Travel can be difficult due to poor infrastructure, snowfall, broken down trucks, closed customs posts and border formalities.
Irkeshtam, being located at the natural dividing line between major geographic and cultural regions, has been an important border control point for several millennia. It was known during the Han Dynasty and the Three Kingdoms era (2nd third of the 3rd century CE) as Juandu 捐毒, Wade-Giles: Chüan-tu, (literally: 'Tax Control'). According to the Book of Han, Juandu contained "380 households, 1,100 individuals and 500 persons able to bear arms" and the inhabitants were originally of the Sai race, who wore the clothing of the Wusun and followed "the water and pastures" and kept close to the "Ts'ung-ling" (Pamir Mountains).
In the territory of the Sakai there rises the already mentioned mountain region of the Komedai – the ascent to the mountain region of Sogdiana lies at 125° / 43°, the position of its terminal point near the ravine of the Komedai [(the Alai Valley)] is at 130° / 39°; the so-called Stone Tower lies at 135° / [43°].
After Tsarist Russia took control of Central Asia, the horse path from Osh to Irkestam was developed in 1893.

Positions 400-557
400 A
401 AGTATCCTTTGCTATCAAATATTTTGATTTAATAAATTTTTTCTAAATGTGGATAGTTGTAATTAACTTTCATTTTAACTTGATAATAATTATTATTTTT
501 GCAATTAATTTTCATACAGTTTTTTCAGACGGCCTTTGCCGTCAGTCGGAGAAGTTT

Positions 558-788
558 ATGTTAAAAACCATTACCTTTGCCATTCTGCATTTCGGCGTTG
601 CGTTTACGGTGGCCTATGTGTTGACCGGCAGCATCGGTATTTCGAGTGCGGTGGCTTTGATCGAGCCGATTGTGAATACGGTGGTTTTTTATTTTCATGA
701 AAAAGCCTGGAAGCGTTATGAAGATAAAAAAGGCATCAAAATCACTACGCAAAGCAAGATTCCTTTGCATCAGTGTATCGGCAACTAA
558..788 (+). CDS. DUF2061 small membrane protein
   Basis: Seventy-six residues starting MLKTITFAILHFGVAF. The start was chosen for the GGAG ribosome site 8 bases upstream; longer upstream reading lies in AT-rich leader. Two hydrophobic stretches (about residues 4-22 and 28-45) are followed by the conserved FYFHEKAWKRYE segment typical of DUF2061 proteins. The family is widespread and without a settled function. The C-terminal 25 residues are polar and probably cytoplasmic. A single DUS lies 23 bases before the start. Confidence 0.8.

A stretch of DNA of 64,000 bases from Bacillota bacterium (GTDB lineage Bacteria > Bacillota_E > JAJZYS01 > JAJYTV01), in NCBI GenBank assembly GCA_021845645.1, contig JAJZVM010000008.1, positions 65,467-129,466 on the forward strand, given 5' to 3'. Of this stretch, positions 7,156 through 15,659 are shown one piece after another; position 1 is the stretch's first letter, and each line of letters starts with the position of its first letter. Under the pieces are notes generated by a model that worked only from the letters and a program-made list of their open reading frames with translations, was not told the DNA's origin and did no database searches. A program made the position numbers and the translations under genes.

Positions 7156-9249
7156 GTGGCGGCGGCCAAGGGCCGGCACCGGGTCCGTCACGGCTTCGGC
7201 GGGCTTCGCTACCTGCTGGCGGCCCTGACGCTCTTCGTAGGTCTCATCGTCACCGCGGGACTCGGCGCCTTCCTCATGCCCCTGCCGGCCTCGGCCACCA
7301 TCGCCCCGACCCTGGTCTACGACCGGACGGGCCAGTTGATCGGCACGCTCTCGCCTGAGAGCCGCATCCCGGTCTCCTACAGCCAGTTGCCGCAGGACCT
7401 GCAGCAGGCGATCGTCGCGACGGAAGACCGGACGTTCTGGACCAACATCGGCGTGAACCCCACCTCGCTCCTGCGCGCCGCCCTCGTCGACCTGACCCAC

In 1934, Khoja Niyaz, the titular leader of the First East Turkestan Republic (ETR) was driven out Kashgar by the Hui warlord Ma Zhongying and retreated Irkeshtam, where he signed an agreement that dissolved the ETR and pledged support for Sheng Shicai's Soviet-backed government in Xinjiang. Ma Zhongying also left Xinjiang for the Soviet Union via Irkeshtam.
Modern border crossing
During Soviet times, the border post was named in honor of Andrei Bescennov, a frontier guard, who was killed in a clash with the Basmachi rebels in 1931. For decades, the Irkeshtam Border Crossing was closed due to poor relations between the Soviet Union and China. On July 21, 1997, the border crossing was open on a temporary basis. On January 26, 1998, the border crossing was officially open. Russian troops were stationed at the post until 1999.